Israel's Right to Self-Defense

(Wall Street Journal) Gerald M. Steinberg - The headlines and video images allegedly showing Israeli spies in Dubai are titillating, but they mask the serious issues involved in the death of Hamas terrorist Mahmoud al-Mabhouh. This case is the latest example of the failure of the international legal system and the UN to provide a remedy to mass terror. Al-Mabhouh was a cold-blooded murderer. In an interview just last year on Al Jazeera he boasted about kidnapping and then killing two Israeli soldiers. He was also a major figure in arranging arms shipments from Iran to Gaza. Al-Mabhouh shared responsibility for the thousands of rocket attacks fired at civilians in Sderot and other Israeli towns, which resulted in last year's war in Gaza. But international law provides no means for stopping terrorists like al-Mabhouh. Cases involving Muslim terrorists, supported by Iran, would never be pursued by the prosecutor of the International Criminal Court, or raised in the framework of the UN. Al-Mabhouh violated the human rights of untold Israeli civilians, but the UN's Human Rights Council has no interest in Israeli complaints. The bitter reality is that for Israel, international legal frameworks provide no protection and no hope of justice. Instead, these frameworks are used to exploit the rhetoric of human rights and morality to attack Israel. Unlike U.S. Predator strikes on jihadi terrorists in the Afghan-Pakistan border region which hardly raise an eyebrow in the West these days, there was no "collateral damage" in Dubai. No innocent civilians were hurt, no buildings were damaged. Justice was done, and al-Mabhouh's preparations for the next war ended quietly. The writer is a professor of political studies at Bar-Ilan University and heads NGO Monitor.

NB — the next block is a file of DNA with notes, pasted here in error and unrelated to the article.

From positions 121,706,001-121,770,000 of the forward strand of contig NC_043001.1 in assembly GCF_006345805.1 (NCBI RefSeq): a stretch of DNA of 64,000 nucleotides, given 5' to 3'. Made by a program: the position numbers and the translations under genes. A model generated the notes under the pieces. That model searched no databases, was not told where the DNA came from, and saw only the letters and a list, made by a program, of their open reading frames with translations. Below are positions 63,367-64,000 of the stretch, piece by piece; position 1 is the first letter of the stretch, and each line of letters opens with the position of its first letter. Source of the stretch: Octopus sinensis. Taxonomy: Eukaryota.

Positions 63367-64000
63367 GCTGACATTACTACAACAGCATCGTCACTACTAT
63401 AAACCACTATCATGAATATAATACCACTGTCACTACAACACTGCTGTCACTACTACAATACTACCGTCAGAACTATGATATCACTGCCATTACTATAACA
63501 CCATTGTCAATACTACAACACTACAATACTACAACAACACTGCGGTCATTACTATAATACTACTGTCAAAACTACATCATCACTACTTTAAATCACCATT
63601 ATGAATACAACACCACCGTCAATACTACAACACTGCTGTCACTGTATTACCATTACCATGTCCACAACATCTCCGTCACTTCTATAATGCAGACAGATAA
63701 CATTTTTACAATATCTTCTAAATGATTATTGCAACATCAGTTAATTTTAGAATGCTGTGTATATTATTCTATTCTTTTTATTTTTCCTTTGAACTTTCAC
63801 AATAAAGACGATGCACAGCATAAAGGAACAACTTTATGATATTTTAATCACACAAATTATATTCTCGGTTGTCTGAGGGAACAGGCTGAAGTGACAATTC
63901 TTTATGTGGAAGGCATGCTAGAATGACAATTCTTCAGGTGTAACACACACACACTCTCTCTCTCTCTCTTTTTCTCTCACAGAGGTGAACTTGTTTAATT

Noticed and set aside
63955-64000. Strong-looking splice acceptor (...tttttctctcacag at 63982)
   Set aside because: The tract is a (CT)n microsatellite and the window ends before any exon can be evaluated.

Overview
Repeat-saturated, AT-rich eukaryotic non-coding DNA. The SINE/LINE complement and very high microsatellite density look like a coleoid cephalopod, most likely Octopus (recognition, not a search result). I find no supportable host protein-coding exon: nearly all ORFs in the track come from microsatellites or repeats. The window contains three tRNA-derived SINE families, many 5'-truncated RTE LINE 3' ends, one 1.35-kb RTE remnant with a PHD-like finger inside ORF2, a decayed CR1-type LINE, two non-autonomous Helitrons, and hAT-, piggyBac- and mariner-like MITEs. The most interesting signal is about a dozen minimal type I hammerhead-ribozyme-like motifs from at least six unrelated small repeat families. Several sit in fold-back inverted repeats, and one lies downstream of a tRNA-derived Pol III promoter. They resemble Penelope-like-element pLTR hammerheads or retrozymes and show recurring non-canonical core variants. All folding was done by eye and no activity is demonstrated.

2010-02-24 07:53:19

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